The home of Shooting Times and Sporting Gun

Venison bourguignon pie recipe: slow and steady does it

Low and slow cooking is the secret to the exquisite, silky tenderness of Cai ap Bryn’s venison pie version of the French classic, beef bourguignon. Serves six to seven people.

Venison Bourguignon Pie

Venison Bourguignon Pie

Neck, shoulder or shank work well for this venison bourguignon pie recipe, cooked low and slow for maximum tenderness. I used puff pastry, but shortcrust will work equally well.

The bourguignon can be made in advance and would be a fantastic supper dish or something fancier for a dinner party. It’s beneficial to use a heavy casserole dish or Dutch oven. Otherwise, use a deep ceramic dish tightly covered with foil.

Venison bourguignon pie


  • 250g lardons or chopped bacon
  • 1 tbsp vegetable oil
  • 1.2kg diced venison
  • 30g butter
  • 15 small pearl onions, whole
  • 3 garlic cloves, diced or grated
  • 200g sliced mushrooms
  • 3 tbsp tomato purée
  • 1.75cl bottle of pinot noir
  • 150ml rich beef stock
  • bouquet garni
  • 3 carrots, sliced
  • 2½ tbsp cornflour, mixed into a little cold water
  • Flaked sea salt and freshly ground black pepper
  • 1 sheet of 320g puff or shortcrust pastry
  • 1 egg, beaten


  1. Gently fry the lardons or chopped bacon in the oil to render down the fat, then add the venison in batches to brown.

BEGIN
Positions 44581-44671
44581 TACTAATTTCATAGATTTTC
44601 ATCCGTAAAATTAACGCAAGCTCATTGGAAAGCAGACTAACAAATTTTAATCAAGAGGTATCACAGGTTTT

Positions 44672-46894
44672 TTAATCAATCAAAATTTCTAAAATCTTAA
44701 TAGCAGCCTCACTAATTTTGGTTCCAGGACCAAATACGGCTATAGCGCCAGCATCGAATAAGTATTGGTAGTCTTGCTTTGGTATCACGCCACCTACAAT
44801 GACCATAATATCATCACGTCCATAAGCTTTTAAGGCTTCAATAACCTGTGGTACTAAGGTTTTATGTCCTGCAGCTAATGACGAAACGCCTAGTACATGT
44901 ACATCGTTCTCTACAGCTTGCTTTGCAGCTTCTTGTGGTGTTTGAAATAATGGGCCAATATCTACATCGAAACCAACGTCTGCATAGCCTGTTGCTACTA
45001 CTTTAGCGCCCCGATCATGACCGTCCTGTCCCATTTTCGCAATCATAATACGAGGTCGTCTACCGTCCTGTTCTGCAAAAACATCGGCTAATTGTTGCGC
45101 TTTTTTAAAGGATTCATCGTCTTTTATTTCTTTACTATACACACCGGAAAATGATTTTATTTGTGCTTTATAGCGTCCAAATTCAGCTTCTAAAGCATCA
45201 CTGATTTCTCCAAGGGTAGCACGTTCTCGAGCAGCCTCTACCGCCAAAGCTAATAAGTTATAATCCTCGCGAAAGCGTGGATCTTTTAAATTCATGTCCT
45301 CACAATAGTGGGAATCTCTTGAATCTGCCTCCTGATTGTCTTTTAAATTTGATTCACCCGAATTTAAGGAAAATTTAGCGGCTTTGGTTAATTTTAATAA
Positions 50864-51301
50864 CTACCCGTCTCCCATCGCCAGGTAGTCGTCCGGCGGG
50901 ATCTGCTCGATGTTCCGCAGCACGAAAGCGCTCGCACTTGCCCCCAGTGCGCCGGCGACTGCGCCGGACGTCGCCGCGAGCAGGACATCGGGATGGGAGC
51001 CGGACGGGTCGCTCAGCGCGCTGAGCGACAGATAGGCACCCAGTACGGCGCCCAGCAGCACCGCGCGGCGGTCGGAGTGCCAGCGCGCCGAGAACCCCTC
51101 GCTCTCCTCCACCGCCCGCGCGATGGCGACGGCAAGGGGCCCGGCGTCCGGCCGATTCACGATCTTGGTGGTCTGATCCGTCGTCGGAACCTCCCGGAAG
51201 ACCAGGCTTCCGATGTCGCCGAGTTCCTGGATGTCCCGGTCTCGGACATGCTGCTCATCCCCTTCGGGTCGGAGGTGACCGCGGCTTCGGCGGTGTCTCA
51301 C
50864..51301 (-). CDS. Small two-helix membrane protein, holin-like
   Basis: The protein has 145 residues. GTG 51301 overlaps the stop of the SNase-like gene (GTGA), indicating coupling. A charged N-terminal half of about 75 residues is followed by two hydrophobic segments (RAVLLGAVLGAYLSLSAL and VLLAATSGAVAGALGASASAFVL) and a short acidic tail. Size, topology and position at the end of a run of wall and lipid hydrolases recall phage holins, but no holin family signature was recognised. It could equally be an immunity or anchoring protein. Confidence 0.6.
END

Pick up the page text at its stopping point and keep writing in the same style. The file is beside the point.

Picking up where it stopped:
2. In a separate pan, melt the butter and add the onions, garlic and mushrooms. Cook on a medium heat for five minutes to soften, then place in the pan with the meat and stir in the tomato purée.
  3. Add the wine and cook on a medium heat for 10 minutes to reduce the alcohol. Add the beef stock, bouquet garni and half a teaspoon each of salt and pepper. Cover and put in the oven at 160°C.
  4. After one-and-a-half hours, add the carrots. If it’s looking a little dry, a little splash of water can be added. Return to the oven for 40 minutes.
  5. Move back to the hob to thicken the bourguignon. Add the cornflour mix and stir over a medium heat to thicken the liquid. The gravy needs to be quite thick for a pie, so add half a tablespoon of cornflour if required, until the right consistency is reached.
  6. Add salt and pepper to taste and place in one large pie dish, or several smaller dishes. Top with the rolled-out pastry, glaze with beaten egg and finish off in the oven at 180°C for 35 to 40 minutes. Serve with mashed or boiled potatoes or crusty bread.

The inspiration behind this dish

I try to make at least one trip over to France with my family every year. We have fallen in love with the beautiful country and one of the main reasons is the food.

I adore the passion the French have for their food and the rich style of cooking appeals to my palate. I have a particularly fond memory of Beaune, a small medieval town in Burgundy, full of charm and cobbled streets.

On market day, it has a fantastic display of stalls bursting with local wines, fresh produce, cheeses and meats. Total foodie heaven. Near the main marketplace was a delightful little bistro that served delicious traditional French food and on the menu was beef bourguignon.

It wasn’t the first time I’d had this wonderful dish, but it was certainly the most memorable. The beautiful silky rich burgundy gravy with tender pieces of beef, carrots and shallots was out of this world and it gave me the inspiration to create this venison bourguignon pie.